Author: Shunsuke, Managi, Faculty Fellow, RIETI
Mankind has always developed new tools and technology to expand its habitat and to enrich its livelihood. In the history of mankind, social and economic activities have undergone drastic changes through various innovations such as new innovations such as food production, sanitation and transportation. Among them, the major technological innovation surrounding the invention of the steam engine, commonly referred to as the Industrial Revolution, dramatically improved our material well-being, with the ripple effect of enabling other various types of innovation that had not been possible earlier, which, in turn, exponentially transformed economic activities around the world.
However, the effects of such new technology innovation have not necessarily been positive and the ensuing drastic changes in the economy have also given rise to various social problems. Labor problem is one example. Through the invention and the widespread use of the steam engine, employers who had previously been major players in the manufacture of products were faced with the crisis of termination. As a result, in certain parts of England, laborers’ fear of unemployment even gave rise to the radical Luddite movement, which advocated the destruction of machinery. Such crisis mentality became major issues in the subsequent technology innovation, and it is this crisis mentality that is attracting much attention in the IT revolution, which has been gaining momentum since the late-1990’s as well as in the much-discussed development and dissemination of Artificial Intelligence (AI).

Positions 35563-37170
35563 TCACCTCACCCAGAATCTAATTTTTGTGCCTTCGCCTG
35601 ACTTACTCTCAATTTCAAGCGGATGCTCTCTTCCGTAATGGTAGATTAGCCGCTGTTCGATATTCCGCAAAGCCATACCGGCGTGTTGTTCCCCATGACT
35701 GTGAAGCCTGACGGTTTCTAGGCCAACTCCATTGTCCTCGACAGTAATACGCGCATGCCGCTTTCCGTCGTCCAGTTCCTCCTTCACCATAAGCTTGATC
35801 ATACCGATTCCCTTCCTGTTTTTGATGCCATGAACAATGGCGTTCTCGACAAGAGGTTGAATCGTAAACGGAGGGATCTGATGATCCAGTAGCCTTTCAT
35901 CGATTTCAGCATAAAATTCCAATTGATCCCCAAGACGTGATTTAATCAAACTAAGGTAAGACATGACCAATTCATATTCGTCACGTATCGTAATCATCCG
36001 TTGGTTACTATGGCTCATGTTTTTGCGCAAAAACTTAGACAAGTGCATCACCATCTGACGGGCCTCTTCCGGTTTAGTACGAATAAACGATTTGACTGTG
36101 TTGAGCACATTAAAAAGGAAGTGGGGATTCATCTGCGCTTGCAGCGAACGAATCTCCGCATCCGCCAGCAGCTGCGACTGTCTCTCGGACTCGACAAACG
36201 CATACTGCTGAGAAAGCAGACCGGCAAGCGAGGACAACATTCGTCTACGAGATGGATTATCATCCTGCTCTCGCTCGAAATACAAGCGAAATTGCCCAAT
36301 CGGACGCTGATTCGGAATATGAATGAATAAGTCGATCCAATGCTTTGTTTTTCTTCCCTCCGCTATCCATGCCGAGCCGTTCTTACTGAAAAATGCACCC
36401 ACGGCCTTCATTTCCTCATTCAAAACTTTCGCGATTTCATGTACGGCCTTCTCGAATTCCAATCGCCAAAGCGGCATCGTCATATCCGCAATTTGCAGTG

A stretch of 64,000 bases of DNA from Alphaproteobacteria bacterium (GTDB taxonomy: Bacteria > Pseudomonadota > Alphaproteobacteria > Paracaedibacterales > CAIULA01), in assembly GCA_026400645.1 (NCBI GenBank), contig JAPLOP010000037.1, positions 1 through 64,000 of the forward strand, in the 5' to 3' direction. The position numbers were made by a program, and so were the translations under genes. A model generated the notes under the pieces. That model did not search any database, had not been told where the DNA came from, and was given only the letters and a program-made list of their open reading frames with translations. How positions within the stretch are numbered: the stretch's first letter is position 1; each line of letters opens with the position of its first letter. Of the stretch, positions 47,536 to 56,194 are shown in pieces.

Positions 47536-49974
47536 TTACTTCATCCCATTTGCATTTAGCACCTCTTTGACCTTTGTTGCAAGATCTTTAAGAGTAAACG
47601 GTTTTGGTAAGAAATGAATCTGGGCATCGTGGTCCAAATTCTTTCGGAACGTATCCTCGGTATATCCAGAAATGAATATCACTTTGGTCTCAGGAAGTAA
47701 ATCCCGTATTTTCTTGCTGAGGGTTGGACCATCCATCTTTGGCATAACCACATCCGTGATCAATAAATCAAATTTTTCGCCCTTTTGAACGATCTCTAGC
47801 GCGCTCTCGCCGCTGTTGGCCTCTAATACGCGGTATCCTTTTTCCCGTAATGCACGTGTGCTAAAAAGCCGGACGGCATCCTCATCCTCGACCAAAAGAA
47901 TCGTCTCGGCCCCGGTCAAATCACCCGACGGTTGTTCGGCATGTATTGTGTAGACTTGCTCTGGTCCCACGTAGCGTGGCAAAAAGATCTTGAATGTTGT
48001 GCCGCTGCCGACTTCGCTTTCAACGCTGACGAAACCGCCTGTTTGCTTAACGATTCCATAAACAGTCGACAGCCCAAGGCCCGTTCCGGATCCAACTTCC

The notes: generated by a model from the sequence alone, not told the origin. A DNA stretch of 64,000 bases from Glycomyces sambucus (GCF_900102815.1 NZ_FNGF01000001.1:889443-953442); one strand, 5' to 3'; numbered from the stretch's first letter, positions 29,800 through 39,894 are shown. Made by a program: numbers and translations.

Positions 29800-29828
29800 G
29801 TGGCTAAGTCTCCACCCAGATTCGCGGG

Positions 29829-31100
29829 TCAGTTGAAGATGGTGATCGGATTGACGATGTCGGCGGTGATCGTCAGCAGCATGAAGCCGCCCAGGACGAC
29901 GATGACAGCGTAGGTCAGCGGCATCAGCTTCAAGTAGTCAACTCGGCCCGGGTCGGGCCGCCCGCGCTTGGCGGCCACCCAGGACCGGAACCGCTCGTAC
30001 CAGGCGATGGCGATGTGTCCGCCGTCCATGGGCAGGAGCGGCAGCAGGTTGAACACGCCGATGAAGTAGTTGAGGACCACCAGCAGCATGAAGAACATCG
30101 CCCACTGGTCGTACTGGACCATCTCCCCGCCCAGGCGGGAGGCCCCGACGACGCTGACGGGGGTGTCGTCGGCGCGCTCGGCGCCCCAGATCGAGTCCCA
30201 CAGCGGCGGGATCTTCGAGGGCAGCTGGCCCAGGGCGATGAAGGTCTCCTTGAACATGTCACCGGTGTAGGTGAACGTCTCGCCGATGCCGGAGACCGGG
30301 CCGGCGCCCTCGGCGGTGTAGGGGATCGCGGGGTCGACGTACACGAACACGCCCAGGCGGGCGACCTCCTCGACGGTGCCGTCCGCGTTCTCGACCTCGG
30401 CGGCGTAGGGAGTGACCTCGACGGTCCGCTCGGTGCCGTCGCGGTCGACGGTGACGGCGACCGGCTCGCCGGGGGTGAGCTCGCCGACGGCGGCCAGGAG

New technology innovation also has the potential of dramatically tipping the traditional economic balance of power between countries. Just as Japanese automobile manufacturers in the past achieved global technological superiority by successfully developing fuel-efficient cars and dominated the global automobile market, the development of self-driving cars has the potential of dramatically realigning each country’s technological superiority in the automobile industry. Consequently, discussions on how to promote the development and the dissemination of AI and how to build a framework that can withstand economic changes on a global scale have become matters of the utmost urgency. To address this issue, we discussed how Japan should respond to this innovative technology from the perspective of international competition, and how society should respond to problems expected in the introduction of AI, from the standpoint of an economics study group on Artificial Intelligence.
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